- Increased mental resistance
- Increased speed
- Increased chance of passing your personal best
This increased speed comes from working your muscular-skeletal muscle fibers differently. According to experts at the National Academy of Sports Medicine, your skeletal muscles have two types of fibers that can be trained using either speed work or endurance training. Slow-twitch fibers are fatigue-resistant and used during long-distance runs. Fast-twitch fibers provide big, powerful movements during sprints. Using tempo runs and other kinds of speedwork during your running training could see you getting faster over time.
When getting into tempo runs, it is important to consider your current health and fitness level. Some beginners may find it easier to start by running quickly for five minutes and jogging for three. More experienced athletes may go faster for 10-20 minutes and then slow down for 15. To avoid exhaustion, do not go beyond 40 minutes if incorporating a tempo run into a longer-distance session. While doing your best is great for progress, overworking yourself could lead to injury.
Can lifting weights help your running form?
Experts are unsure whether lifting weights helps with your running form, but it does provide other benefits. According to USATF-certified running coach Jason Fitzgerald, "Strength work accomplishes three big goals for runners. It prevents injuries by strengthening muscles and connective tissues; it helps you run faster by improving neuromuscular coordination and power, and it improves running economy by encouraging coordination and stride efficiency." In other words, muscle training can improve your speed, prevent injury, and aid your running economy.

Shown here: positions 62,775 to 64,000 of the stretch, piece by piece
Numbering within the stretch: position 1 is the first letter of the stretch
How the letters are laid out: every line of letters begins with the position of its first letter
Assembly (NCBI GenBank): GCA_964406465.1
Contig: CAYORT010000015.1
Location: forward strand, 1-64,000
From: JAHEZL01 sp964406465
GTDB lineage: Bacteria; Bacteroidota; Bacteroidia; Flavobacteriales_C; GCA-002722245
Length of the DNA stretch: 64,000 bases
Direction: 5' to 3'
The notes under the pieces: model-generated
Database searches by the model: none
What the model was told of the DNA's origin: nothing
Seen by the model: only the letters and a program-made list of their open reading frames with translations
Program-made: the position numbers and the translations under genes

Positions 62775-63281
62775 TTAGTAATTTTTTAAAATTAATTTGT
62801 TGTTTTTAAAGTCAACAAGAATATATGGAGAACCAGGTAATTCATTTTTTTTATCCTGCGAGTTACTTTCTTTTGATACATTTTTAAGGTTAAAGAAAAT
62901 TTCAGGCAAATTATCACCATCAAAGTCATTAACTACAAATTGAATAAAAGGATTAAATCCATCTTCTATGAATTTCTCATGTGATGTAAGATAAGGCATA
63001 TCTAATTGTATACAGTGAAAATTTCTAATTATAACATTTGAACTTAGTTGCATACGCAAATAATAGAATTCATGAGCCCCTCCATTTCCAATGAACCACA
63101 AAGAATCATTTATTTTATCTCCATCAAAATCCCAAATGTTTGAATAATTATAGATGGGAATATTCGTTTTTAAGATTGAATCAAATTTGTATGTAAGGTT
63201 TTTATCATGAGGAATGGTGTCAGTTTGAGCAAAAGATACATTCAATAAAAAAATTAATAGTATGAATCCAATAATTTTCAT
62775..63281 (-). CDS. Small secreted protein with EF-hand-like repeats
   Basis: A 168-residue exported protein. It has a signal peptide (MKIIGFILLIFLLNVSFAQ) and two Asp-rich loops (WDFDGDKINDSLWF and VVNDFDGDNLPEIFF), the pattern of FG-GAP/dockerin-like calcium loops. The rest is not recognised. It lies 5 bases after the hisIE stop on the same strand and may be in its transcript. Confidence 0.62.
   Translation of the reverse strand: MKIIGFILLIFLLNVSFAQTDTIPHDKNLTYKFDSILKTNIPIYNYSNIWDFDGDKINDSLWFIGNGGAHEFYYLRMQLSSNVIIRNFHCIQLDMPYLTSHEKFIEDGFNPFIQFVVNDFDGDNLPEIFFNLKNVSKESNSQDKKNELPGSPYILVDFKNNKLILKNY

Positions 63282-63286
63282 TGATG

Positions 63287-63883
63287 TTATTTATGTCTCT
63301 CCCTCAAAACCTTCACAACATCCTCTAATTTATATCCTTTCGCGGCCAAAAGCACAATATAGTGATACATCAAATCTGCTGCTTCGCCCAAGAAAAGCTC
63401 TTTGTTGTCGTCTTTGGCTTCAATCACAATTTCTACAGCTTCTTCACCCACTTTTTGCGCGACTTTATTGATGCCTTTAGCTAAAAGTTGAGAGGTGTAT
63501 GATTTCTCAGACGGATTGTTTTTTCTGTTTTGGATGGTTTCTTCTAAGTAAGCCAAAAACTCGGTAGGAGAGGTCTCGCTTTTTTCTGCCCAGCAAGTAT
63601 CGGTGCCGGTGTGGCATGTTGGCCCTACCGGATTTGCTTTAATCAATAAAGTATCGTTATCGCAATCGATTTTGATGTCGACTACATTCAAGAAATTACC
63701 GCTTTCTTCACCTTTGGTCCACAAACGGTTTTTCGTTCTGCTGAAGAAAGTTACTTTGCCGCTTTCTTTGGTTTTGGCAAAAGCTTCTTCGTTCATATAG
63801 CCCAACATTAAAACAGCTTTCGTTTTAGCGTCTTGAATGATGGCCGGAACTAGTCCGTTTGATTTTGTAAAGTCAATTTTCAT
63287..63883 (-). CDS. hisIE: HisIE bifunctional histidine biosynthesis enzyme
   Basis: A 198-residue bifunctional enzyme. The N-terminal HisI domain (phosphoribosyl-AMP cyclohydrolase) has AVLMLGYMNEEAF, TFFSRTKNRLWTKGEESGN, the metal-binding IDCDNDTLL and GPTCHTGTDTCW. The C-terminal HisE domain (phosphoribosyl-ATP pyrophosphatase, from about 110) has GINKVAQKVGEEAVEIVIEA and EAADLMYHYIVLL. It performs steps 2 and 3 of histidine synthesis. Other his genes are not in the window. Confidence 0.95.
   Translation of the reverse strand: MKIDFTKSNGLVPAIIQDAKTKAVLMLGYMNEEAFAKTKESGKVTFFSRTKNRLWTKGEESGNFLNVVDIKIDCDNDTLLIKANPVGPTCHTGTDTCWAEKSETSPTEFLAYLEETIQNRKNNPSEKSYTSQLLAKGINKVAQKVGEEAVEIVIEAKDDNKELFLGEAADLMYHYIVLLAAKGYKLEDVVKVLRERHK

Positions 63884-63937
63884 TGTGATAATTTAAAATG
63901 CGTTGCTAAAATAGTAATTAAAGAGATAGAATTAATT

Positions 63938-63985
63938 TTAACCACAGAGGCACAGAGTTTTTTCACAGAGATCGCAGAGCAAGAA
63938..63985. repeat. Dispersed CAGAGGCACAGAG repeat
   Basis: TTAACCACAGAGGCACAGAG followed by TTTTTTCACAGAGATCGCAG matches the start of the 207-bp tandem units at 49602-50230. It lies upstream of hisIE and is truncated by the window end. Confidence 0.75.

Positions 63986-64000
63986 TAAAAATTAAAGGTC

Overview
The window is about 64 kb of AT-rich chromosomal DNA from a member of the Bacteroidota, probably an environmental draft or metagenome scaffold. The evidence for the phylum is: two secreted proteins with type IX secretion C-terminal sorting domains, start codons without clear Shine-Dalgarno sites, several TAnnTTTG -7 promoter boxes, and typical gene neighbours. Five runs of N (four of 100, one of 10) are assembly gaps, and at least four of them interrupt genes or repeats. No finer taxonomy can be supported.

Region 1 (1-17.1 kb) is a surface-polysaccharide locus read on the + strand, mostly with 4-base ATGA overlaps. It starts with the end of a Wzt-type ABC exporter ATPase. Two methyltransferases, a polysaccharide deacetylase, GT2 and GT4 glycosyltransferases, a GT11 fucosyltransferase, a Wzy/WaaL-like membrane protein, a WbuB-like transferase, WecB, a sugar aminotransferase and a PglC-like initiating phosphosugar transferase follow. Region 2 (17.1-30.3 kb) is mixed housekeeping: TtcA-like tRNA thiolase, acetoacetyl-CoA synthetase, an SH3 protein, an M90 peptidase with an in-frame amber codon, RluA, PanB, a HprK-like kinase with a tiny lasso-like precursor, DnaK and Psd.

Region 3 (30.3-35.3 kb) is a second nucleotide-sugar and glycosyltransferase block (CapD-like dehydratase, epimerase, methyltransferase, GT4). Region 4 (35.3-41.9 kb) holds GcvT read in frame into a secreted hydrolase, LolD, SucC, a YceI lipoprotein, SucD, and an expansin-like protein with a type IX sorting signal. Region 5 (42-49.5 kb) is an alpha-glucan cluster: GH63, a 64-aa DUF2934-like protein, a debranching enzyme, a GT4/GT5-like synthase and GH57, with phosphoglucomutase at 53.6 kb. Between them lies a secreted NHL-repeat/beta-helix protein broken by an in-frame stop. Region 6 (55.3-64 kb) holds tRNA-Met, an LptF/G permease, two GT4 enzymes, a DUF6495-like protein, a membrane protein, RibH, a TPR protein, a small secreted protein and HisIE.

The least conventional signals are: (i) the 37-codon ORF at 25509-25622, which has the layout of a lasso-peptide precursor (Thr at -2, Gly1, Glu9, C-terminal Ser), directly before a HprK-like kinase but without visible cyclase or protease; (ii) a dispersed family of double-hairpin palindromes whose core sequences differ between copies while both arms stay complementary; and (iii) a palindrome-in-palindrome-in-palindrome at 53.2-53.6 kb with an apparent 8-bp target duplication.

According to researchers at the Sports and Exercise Medicine Research Centre of La Trobe University in Melbourne, lifting weights can teach your body to use less energy and oxygen during a run. In this study, runners used up to 8% less energy and oxygen during timed trials when they incorporated strength training. In our article does running build muscle? we discuss how adding strength training to your routine can bring various benefits, including faster runs and reduced fatigue.
Knowing how to run faster is just one part of your progress. As long as you are persistent, incorporate speed workouts and muscle training, fuel yourself properly, and allow your body to rest and recover between workouts, you should start seeing your times improve. Make sure to listen to your body and work within the range of your ability while training to avoid injury.
Whether you prefer to explore your local area or use a gym treadmill, it is possible to run faster by changing up your routine.
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Chloe Page is a UK-based freelance writer and editor with a bachelor’s degree in Creative Writing from the University of Winchester. Over the span of her seven-year freelancing career, Chloe has covered various niches, including health, fitness, plumbing, entertainment, and music. Her work includes interactive fiction, blog posts, and web copy. When she’s not writing, Chloe enjoys streaming, cycling, and trying new recipes.